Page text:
to prevent it from progressing further (as well as being       people with bipolar disorder deal with these problems.
  sometimes prescribed as mood stabilisers).                     Four types of psychotherapy, in particular, have been
                                                                 shown to help: cognitive behaviour therapy (CBT), which
  In addition, there are antidepressant drugs.                   helps people change their ‘depressive’ style of thinking;
                                                                 interpersonal therapy and family therapy, which both focus
  The exact ‘cocktail’ of drugs prescribed to any one person     on relationship issues; and social skills training, which helps
  will vary significantly. People who fail to respond to one     improve communication.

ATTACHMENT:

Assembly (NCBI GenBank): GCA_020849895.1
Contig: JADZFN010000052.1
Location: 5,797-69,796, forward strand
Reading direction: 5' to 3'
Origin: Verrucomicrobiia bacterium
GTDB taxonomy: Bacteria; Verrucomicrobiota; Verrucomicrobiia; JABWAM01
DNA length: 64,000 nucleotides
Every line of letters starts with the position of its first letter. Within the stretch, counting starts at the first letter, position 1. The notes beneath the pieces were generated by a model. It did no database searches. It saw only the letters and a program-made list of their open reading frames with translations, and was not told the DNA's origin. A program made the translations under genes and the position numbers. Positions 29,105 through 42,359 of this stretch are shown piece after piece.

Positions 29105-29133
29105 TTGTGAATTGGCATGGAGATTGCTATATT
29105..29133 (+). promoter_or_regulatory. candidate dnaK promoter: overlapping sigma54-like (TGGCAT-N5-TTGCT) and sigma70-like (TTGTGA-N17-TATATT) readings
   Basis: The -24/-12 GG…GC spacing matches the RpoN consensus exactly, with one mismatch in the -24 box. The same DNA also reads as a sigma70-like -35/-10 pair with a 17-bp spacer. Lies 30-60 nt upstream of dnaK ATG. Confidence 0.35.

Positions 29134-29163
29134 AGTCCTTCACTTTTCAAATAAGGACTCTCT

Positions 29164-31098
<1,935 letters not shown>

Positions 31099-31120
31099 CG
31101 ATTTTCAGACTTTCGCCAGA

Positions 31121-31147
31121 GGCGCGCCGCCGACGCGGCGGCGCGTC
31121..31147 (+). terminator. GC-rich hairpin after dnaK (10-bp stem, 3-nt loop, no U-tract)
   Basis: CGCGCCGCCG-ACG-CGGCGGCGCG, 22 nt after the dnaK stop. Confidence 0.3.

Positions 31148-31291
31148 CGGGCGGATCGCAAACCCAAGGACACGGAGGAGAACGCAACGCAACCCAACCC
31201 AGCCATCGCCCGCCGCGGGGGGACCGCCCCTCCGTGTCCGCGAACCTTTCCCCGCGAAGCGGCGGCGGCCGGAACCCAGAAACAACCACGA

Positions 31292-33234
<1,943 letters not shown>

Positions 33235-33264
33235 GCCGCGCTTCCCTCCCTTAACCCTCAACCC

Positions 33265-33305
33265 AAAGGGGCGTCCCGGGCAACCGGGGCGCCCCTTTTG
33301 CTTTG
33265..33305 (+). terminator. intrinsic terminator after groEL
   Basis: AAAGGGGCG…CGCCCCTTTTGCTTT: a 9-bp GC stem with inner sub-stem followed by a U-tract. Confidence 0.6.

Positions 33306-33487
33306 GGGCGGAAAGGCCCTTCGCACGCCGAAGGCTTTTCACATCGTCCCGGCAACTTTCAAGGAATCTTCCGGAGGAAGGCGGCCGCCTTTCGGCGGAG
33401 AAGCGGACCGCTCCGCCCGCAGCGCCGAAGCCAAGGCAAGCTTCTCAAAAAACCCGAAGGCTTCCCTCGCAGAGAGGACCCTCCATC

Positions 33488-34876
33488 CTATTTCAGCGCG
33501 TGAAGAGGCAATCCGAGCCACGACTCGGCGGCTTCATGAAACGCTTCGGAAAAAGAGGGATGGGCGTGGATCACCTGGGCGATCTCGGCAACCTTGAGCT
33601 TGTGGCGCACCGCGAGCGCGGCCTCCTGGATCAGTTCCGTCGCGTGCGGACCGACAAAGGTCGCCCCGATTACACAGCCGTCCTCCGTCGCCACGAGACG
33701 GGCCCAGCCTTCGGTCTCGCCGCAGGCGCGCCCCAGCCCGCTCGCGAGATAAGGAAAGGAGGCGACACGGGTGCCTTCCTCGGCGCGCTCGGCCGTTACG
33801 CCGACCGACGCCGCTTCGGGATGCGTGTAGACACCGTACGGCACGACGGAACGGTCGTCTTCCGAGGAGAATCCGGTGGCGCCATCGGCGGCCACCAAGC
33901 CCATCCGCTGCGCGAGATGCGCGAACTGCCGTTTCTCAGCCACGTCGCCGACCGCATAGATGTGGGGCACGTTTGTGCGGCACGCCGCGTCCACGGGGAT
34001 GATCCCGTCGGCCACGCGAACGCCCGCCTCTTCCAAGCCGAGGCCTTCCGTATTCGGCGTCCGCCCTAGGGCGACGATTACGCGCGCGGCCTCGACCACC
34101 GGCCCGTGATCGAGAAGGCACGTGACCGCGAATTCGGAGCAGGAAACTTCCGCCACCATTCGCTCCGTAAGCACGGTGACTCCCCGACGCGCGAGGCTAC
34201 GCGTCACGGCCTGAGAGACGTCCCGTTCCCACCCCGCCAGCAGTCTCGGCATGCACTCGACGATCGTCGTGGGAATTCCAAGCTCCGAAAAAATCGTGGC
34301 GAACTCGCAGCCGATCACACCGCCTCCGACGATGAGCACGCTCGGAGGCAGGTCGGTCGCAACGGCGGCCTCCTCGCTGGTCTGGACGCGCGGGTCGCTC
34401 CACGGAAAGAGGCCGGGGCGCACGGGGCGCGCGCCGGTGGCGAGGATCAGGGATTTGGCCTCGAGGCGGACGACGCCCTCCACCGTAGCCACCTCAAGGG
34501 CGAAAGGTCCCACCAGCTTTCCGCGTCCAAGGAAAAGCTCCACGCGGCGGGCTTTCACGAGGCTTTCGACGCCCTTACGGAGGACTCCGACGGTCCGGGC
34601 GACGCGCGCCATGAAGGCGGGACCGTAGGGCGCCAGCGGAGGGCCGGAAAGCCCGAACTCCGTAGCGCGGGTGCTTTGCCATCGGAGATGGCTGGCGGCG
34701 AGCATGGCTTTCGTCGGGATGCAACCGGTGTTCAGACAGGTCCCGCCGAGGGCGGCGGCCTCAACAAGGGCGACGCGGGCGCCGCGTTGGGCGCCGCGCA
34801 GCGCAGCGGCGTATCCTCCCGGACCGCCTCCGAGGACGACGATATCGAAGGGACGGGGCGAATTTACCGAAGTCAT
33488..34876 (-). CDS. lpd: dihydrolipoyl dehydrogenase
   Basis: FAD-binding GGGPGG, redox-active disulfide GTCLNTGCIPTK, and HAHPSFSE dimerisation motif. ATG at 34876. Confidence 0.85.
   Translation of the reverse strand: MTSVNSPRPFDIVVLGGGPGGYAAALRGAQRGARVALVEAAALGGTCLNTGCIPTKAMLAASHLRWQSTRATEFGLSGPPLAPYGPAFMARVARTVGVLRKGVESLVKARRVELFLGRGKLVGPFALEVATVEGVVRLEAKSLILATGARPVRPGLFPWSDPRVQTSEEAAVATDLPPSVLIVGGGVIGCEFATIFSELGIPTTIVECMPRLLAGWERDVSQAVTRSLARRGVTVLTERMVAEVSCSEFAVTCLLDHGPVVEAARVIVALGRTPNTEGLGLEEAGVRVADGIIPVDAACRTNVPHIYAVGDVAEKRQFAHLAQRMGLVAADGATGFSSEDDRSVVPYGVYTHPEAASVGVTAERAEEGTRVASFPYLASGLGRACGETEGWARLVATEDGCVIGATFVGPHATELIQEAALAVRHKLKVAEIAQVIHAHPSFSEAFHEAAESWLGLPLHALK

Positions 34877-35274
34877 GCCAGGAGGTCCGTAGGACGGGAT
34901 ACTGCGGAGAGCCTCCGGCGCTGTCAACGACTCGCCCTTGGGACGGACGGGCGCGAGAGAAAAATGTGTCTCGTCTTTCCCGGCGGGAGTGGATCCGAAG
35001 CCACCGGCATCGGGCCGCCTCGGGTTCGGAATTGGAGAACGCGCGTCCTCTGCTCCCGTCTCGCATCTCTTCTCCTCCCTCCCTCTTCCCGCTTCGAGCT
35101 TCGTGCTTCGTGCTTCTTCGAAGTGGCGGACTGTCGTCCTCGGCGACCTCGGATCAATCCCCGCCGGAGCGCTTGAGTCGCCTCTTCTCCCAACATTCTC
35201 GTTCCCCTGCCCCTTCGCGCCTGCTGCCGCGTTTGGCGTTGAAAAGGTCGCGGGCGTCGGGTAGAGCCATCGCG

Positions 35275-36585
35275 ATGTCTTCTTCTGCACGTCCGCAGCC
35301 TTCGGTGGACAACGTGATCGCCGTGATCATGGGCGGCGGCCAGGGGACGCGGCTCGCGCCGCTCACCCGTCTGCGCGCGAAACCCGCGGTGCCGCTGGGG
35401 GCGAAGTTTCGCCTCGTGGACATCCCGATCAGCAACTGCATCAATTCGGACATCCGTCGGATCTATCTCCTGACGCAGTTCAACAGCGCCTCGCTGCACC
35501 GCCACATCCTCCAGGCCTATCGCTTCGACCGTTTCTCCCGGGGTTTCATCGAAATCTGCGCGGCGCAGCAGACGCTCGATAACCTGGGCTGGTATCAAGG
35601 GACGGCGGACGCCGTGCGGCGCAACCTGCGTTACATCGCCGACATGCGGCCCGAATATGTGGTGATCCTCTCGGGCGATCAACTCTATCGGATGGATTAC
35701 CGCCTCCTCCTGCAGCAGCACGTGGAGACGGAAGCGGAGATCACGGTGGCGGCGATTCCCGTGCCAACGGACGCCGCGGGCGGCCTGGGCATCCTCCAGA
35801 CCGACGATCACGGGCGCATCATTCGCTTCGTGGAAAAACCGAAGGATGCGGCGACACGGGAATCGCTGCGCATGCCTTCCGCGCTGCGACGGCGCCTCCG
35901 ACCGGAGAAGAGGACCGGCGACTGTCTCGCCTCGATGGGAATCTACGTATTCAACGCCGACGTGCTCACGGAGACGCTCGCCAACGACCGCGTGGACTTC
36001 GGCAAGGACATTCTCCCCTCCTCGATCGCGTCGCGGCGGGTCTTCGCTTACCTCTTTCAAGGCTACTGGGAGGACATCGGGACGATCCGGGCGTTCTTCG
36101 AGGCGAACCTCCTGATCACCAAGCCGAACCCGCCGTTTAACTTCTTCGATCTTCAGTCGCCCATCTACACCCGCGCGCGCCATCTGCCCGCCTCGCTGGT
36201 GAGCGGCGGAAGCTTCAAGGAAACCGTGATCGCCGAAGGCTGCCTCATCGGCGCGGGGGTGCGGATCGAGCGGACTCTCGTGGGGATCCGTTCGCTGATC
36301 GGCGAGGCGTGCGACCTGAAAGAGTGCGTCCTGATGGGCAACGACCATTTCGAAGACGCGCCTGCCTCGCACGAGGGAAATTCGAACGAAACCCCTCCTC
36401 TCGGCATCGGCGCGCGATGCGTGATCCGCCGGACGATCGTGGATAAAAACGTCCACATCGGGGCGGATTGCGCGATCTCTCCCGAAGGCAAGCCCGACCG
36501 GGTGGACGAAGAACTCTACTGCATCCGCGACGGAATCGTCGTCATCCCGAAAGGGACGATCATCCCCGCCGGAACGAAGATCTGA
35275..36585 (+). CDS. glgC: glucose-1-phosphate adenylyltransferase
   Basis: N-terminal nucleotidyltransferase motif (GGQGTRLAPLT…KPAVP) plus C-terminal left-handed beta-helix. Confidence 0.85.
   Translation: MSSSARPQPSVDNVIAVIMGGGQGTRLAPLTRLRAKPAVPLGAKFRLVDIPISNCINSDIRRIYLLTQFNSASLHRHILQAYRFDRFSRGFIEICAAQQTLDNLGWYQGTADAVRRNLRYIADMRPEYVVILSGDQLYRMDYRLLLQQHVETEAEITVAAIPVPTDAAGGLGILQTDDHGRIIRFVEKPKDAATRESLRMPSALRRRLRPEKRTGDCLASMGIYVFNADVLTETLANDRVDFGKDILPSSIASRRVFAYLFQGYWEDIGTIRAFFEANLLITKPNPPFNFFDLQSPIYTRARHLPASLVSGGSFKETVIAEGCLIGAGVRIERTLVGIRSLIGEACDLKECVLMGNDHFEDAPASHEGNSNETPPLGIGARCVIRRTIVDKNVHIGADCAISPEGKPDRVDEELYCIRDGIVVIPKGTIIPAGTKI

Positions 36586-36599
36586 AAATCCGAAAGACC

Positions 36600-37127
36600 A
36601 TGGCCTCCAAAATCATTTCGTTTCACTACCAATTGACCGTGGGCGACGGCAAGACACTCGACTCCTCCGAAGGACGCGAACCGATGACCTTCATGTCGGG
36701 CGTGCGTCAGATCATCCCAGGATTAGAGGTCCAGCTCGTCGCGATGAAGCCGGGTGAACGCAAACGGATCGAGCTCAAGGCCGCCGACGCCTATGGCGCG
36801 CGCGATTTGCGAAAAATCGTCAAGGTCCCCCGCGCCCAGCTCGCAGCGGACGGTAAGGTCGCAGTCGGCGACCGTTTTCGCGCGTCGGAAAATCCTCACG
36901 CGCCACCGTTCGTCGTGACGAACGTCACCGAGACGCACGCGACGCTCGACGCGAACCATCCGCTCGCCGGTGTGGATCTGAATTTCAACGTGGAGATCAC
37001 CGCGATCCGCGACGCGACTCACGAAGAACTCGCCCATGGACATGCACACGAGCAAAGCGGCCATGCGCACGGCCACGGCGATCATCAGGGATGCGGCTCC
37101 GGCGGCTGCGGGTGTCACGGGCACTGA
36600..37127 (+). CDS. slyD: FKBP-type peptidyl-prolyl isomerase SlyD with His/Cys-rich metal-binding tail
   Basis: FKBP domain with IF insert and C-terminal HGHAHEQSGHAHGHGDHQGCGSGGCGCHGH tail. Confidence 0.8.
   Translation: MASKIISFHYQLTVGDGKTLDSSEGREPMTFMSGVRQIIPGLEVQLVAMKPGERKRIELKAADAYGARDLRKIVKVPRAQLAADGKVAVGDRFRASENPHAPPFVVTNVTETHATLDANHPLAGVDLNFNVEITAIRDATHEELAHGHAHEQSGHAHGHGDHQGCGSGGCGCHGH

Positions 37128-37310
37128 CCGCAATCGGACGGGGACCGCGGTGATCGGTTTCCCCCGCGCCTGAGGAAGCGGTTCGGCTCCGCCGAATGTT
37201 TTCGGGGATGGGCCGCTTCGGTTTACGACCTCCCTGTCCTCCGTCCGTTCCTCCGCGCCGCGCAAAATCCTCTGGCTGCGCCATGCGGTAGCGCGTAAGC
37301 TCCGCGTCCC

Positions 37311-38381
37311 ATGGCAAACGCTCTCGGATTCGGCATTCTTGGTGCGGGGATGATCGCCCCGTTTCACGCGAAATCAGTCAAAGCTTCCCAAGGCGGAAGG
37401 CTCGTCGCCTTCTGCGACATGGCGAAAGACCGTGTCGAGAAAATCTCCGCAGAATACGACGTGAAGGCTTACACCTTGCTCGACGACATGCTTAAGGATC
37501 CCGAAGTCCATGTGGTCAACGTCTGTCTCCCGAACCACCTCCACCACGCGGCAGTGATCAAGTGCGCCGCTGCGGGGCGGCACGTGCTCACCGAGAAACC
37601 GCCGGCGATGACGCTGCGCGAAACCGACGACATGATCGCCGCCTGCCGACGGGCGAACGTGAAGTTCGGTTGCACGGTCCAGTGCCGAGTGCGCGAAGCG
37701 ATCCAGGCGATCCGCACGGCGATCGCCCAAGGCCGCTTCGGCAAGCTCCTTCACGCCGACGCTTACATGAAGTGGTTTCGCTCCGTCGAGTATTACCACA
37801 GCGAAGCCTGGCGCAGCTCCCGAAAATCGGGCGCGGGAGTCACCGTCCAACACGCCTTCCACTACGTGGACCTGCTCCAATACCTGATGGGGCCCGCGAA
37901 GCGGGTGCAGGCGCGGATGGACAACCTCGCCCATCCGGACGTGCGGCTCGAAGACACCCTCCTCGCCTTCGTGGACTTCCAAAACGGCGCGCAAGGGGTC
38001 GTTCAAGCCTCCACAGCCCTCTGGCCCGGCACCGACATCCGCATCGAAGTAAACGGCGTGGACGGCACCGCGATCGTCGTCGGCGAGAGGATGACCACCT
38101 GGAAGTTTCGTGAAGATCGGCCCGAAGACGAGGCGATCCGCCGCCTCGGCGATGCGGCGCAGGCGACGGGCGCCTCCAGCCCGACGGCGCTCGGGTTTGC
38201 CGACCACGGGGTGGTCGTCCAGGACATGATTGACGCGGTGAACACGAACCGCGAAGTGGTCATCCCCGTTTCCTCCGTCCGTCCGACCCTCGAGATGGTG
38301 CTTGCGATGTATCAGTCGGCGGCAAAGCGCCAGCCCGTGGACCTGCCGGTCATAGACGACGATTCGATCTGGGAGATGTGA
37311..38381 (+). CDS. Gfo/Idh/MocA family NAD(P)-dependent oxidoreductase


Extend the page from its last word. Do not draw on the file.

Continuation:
antidepressant, for example, may have success with
  another.                                                       Support and self-help groups
                                                                 Formal counselling, psychotherapy and CBT are often
  Mood-stabilising, antipsychotic and antidepressant drugs       useful alongside the social back-up provided by self-help
  all can have side effects, which may lessen over time.         and support groups.
  Depending on the specific drug being taken, these might
  include drowsiness, dry mouth, anxiety, blurred vision,        These are particularly helpful in the early stages of the
  constipation, difficulty passing urine, sweating, dizziness,   disorder, helping people who are newly diagnosed to
  skin rashes, weight gain and reduced sexual ability.           acknowledge and accept their condition, and to develop
                                                                 strategies and action plans to cope with future episodes
  The optimum choice of drugs may take time to pinpoint,         (see Appendix Three).
  involving trying them over periods of time, and discussions
  with mental health professionals.




The Secret Life of Manic Depression: Everything you need to know about Bipolar Disorder                                        22
  APPENDIx THREE